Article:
Fahad Ali describes efforts of Pak-Afghan parleys at resolving matters
The Afghan Taliban regime of Afghanistan has earnestly undertaken to cooperate with the Pak-Afghan parleys government on its concerns about the presence of the banned Tehreek-i-Taliban Pakistan (TTP) fighters and sanctuaries on its soil after the Islamabad attack. Over the past few months, the law and order situation in Pakistan, especially in Khyber Pakhtunkhwa and Balochistan has worsened with terrorist groups executing attacks with near impunity across the country.
Since the talks with the TTP broke down in November, the militant group has intensified its attacks, mainly targeting the police in KP and areas bordering Afghanistan. Insurgents in Balochistan have also stepped up their violent activities and formalized a nexus with the TTP. Just recently, the spread of terrorist activities was witnessed when Karachi Police Office was attacked by TTP militants, leaving five people dead and 17 others, mostly law enforcers, wounded.
Last month, a powerful suicide blast in a mosque in Peshawar Police Lines killed 84 people and injured many others. The surge in terrorism has seen 58 attacks taking place in the country in which 170 people died. Many of these attacks were planned and directed by the TTP leadership based in Afghanistan. In wake of the escalation in terrorism, the coalition government contacted the Afghan regime and a delegation led by the defense minister to Kabul that discussed the growing TTP and IS-K threat with the two sides agreeing to collaborate to effectively address the threat of terrorism.
It was reported that the delegation delivered a pointed message to the Taliban officials that Afghanistan-based TTP elements must be reined in. During the visit, the delegation met Taliban Deputy Prime Minister Mullah Abdul Ghani Beradar Akhund, Defence Minister Mawlavi Mohammad Yaqoob Mujahid, Interior Minister Sirajuddin Haqqani, and Foreign Minister Amir Khan Muttaqi.
Cooperation Against TTP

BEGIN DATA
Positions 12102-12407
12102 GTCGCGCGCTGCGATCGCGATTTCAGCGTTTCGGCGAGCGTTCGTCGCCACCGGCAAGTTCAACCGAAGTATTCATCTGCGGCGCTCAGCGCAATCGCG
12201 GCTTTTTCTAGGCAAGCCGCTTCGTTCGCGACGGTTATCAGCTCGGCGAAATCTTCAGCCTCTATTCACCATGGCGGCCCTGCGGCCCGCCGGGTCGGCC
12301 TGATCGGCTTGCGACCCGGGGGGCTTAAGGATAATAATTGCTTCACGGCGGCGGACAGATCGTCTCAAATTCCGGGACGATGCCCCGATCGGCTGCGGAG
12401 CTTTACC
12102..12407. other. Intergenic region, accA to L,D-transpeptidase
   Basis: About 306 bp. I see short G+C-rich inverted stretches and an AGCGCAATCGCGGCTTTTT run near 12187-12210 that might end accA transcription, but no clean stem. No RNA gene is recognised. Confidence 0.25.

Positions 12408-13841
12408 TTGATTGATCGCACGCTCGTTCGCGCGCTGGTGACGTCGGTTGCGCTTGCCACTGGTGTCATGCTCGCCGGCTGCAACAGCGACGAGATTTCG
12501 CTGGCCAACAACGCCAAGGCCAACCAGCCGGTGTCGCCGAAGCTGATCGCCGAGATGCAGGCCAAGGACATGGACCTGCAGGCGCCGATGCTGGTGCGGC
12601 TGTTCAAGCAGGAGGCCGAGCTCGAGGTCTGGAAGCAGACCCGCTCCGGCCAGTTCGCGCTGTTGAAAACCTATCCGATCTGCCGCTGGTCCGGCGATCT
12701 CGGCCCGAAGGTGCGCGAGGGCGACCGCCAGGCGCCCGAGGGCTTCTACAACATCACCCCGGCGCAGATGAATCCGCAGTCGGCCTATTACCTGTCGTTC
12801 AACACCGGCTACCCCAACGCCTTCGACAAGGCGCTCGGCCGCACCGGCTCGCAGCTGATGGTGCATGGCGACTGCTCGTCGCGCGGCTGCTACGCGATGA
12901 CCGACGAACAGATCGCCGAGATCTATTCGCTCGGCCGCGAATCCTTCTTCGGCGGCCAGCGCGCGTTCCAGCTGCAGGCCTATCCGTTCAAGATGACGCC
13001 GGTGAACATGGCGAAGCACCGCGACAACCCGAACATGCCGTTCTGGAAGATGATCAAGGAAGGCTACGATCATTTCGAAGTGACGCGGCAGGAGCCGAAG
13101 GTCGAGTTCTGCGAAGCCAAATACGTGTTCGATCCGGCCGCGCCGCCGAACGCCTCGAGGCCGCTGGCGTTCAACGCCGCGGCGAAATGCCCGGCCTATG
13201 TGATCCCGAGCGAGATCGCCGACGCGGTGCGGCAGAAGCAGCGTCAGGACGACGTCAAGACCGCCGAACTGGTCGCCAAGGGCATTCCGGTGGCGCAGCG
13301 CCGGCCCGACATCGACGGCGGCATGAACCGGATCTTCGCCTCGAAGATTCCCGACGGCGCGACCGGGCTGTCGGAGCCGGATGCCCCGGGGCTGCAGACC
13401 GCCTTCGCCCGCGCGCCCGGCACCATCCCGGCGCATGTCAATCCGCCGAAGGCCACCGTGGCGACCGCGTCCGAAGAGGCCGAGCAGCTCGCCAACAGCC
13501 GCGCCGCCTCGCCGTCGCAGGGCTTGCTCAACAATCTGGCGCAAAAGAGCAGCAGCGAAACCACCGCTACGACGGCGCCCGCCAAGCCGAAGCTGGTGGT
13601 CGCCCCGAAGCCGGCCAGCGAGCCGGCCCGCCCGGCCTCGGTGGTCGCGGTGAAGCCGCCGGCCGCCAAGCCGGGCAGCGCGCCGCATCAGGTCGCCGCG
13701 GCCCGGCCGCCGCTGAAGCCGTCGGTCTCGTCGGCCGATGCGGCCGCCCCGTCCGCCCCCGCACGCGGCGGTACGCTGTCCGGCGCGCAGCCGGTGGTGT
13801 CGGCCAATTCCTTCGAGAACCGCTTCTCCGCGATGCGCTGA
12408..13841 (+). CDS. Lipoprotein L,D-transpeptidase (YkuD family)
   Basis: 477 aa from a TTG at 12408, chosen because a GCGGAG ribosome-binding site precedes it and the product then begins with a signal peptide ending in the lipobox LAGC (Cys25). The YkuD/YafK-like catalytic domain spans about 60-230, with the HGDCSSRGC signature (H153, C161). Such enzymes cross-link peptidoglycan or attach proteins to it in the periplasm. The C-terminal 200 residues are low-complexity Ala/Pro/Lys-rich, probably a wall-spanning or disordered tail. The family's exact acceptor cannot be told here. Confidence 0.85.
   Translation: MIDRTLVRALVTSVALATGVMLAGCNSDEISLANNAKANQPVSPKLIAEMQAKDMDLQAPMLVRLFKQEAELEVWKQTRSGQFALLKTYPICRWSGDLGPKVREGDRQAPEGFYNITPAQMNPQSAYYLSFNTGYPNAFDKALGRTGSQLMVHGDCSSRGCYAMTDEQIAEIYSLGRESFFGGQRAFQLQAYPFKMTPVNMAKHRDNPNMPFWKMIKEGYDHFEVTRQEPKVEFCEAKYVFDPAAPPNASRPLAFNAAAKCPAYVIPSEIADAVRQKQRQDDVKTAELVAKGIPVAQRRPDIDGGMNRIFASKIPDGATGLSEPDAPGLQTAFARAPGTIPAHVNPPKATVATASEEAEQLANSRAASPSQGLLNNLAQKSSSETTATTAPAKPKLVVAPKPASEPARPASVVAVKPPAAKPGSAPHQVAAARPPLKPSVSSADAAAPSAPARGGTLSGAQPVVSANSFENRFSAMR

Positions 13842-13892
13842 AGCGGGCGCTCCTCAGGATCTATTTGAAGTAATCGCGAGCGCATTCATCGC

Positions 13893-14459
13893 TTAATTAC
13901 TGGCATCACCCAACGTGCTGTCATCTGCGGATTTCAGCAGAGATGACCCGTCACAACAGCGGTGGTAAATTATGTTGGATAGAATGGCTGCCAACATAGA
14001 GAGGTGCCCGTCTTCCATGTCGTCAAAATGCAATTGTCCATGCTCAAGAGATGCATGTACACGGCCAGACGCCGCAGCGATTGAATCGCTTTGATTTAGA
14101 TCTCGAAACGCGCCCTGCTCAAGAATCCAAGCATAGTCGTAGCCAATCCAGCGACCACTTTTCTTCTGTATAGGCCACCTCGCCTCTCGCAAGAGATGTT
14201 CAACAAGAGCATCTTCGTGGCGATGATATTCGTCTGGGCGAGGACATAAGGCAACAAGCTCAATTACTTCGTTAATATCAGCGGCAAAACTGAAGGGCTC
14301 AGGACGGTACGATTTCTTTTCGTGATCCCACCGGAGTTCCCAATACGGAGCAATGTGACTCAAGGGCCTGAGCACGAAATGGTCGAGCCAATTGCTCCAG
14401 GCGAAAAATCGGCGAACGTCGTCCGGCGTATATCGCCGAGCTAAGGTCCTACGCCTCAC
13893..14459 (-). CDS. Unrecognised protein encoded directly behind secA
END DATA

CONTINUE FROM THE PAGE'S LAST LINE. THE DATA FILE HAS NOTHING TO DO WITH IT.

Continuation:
Afghan leaders have in the past always rejected the allegations that TTP used their country’s soil for attacks in Pakistan but the official said this time they surprisingly agreed to cooperate on the issue and the ostensible reason for it was that they realized the gravity of the situation.
The details of the cooperation against the TTP would be worked out in subsequent meetings between the two sides at the expert and technical levels. During the meeting, it was reported that the broader issues of counter-terrorism and border security cooperation. Afghan Taliban, meanwhile, said the two parties had discussed economic cooperation, regional connectivity, trade, and the state of bilateral relations.
Very significantly, Mullah Baradar urged Pakistan not to allow political and security concerns to affect business or economic matters and this assertion speaks volumes about the intention of the Afghan regime. It was also pointed out that the delegation linked to progress on all these ideas for enhancing bilateral cooperation to Afghan Taliban addressing the concerns about TTP presence in their country.
This development was in complete contrast to earlier Western-based analysis that emphasized the unwillingness of the Afghan Taliban regime to end their support for the banned TTP and also nullified the assumption that a Taliban government in Kabul is good for Pakistan.
This analysis was categorical in stating asserting that not only is the Afghan Taliban regime allowing TTP fighters to freely operate on their soil but that they believe that Pakistan will not launch a full-blown anti-TTP operation because of its financial woes. The analysis also pointed out that TTP operatives move freely in Afghanistan while adding that the Afghan Taliban remain very supportive of the TTP and are providing the group with a permissive safe haven.